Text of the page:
Thursday, October 27, 2011
It's been some time now since I've read a book by Sue Grafton, but I remember reading them fairly religiously in my younger years. And then for some reason, I stopped reading them. I can't really say why because I always remember enjoying these books. I guess they just fell victim to the idea that "there are too many books and too little time" and I began reading more literary fiction. Nonetheless, in my quest to read more mysteries this year, I thought I'd read the latest Kinsey Millhone book, U IS FOR UNDERTOW. I figured it would be a good refresher for me because I wanted to get ready for Ms. Grafton's new book which is coming out in a few short weeks.
I am so glad that I decided to read U IS FOR UNDERTOW because I absolutely loved it. It truly was a treat to read and made me appreciate how good the Kinsey Millhone books are. I'm kind of glad that I took a step back from this series for a few years because I think the break made me enjoy this novel even more. Since I am reading quite a few mysteries for Mystery Monday, I feel as if I'm a decent judge of mysteries; and I have to say that U IS FOR UNDERTOW was highly entertaining.
In fact, I actually forgot how well written Ms. Grafton's books are; and this novel made me realize how much I have missed Kinsey and her escapades. Kinsey is just a terrific character and I love her personality. She is smart, diligent, and even a little cynical; and she is also extremely honest. I just love her as a narrator. In U IS FOR UNDERTOW, Kinsey is asked to help a man who thinks he is a witness to a 21 year old crime. His family has pretty much written him off as unreliable and his story is suspect because he was only six years old at the time of the crime; however, Kinsey takes on his case because she feels that there might be more to his memories than meet the eye.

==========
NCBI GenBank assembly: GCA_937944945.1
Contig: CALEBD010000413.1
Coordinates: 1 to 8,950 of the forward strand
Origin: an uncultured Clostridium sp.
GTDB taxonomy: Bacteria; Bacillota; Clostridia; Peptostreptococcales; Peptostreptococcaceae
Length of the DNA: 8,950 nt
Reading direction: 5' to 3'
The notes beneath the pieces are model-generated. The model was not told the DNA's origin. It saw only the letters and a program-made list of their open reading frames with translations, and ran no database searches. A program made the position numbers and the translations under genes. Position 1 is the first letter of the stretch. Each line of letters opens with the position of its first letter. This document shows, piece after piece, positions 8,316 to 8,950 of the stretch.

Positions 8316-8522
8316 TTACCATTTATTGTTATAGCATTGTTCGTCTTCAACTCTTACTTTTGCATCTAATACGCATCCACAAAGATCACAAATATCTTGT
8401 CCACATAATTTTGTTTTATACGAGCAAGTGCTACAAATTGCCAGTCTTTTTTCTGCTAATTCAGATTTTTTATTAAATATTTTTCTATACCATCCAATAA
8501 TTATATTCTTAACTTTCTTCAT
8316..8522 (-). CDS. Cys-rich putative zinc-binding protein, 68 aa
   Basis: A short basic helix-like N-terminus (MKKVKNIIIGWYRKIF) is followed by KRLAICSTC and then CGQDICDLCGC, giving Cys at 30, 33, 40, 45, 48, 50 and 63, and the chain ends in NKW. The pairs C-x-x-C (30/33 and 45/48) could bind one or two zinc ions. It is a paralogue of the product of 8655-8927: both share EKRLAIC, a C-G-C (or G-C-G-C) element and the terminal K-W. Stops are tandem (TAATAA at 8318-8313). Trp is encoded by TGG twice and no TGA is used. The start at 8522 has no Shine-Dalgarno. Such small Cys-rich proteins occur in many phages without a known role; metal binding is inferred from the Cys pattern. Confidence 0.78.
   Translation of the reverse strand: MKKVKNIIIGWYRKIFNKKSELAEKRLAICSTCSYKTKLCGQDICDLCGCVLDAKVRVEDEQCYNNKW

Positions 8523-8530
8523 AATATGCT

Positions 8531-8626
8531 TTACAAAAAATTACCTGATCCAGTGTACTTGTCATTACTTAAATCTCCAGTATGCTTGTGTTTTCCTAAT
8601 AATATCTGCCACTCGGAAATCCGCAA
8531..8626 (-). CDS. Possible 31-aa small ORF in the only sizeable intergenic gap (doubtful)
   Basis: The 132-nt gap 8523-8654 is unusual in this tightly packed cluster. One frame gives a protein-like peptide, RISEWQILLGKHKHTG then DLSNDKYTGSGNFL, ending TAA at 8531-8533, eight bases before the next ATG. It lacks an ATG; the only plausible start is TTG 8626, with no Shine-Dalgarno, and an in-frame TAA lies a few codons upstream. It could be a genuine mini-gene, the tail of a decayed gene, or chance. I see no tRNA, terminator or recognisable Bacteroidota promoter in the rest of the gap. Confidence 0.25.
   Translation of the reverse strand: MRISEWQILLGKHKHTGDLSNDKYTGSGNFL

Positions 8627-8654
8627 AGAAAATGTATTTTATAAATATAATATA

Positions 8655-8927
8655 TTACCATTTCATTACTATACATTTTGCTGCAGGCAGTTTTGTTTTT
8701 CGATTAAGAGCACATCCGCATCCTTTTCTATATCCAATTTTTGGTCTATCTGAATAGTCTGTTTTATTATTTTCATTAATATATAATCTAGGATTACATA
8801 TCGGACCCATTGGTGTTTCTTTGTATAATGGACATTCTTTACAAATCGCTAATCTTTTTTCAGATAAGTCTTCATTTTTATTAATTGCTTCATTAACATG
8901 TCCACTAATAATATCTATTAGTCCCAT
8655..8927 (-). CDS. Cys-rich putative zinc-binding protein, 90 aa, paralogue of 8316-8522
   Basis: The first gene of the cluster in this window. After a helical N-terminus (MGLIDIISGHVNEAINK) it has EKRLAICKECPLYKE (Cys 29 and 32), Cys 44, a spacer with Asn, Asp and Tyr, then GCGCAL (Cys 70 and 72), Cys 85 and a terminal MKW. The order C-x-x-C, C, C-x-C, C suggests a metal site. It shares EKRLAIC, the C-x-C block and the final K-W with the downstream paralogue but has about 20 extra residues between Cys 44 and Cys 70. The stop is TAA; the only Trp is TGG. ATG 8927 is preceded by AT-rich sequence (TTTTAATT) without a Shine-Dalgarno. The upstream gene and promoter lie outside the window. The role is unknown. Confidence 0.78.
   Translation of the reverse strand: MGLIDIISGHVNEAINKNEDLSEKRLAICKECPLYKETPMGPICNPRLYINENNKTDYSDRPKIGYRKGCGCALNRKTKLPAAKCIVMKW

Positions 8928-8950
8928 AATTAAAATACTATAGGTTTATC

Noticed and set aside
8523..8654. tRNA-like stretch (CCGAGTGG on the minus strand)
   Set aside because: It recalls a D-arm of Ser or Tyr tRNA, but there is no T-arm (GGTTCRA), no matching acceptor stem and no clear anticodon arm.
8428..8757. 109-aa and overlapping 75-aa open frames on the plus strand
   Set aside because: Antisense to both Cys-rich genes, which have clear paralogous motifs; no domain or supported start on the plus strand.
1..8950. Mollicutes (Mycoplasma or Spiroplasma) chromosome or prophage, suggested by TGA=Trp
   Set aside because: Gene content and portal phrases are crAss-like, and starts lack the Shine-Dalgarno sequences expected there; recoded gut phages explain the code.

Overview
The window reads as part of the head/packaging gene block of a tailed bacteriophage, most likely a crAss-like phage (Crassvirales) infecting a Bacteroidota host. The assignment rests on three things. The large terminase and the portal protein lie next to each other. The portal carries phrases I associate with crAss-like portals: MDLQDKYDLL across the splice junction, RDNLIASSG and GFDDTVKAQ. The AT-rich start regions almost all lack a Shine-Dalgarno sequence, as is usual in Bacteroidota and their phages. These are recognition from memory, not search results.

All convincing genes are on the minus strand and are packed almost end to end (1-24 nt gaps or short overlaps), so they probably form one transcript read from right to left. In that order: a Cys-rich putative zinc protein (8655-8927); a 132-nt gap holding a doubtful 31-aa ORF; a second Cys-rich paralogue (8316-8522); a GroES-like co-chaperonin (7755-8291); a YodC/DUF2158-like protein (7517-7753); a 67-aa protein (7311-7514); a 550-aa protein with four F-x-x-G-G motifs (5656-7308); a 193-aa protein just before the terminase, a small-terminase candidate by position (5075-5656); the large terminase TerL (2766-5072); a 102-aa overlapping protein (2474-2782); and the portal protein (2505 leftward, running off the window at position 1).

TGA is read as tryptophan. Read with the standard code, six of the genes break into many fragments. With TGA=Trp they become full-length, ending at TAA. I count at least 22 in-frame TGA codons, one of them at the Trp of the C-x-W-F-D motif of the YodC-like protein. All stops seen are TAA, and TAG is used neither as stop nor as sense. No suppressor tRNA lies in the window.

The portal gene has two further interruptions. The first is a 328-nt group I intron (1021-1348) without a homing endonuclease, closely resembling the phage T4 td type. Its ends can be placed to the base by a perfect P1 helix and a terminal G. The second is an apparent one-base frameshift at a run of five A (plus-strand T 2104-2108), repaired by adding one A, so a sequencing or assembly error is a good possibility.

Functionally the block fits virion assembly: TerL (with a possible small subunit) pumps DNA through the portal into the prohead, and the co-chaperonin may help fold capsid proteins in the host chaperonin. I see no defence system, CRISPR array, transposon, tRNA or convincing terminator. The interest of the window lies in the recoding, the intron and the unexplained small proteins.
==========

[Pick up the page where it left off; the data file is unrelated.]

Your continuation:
Of course, Kinsey digs deep into the background of the murder and eventually solves the mystery. However, the case was certainly a complex one with lots of twists and turns for Kinsey. As a reader, I appreciated how Ms. Grafton decided to tell this story. There were the "Kinsey" first person narrative chapters which explored the case through Kinsey's eyes, but there were also flashback chapters about many of the main characters/suspects. While I do love Kinsey and her insightful views on life, I also really liked the chapters that took place in the past and provided some much-needed background information on the crime. Both types of chapters were extremely interesting and worked well together towards the ultimate conclusion of the mystery.
In addition to the murder mystery part of U IS FOR UNDERTOW, I also liked that there was a side story about Kinsey and her personal life. These snippets allowed me to see a more warm and compassionate side of Kinsey that isn't always readily apparent. I enjoyed seeing all of the important players in her life, like her landlord Henry, Rosie the bar owner and her cop friends, make appearances in the story; however, I also really liked seeing how Kinsey was dealing with some issues from her dysfunctional childhood.
I'm sure many of you are already fans of Ms. Grafton's, but just in case you haven't read any of the books in this series, you are definitely missing out. I highly recommend U IS FOR UNDERTOW as well as the entire series. (And don't be intimidated by the number of books in this series. You can read as many or as few as you want and you can read them in any order!) There is a obviously reason why Ms. Grafton has had so much success with this series.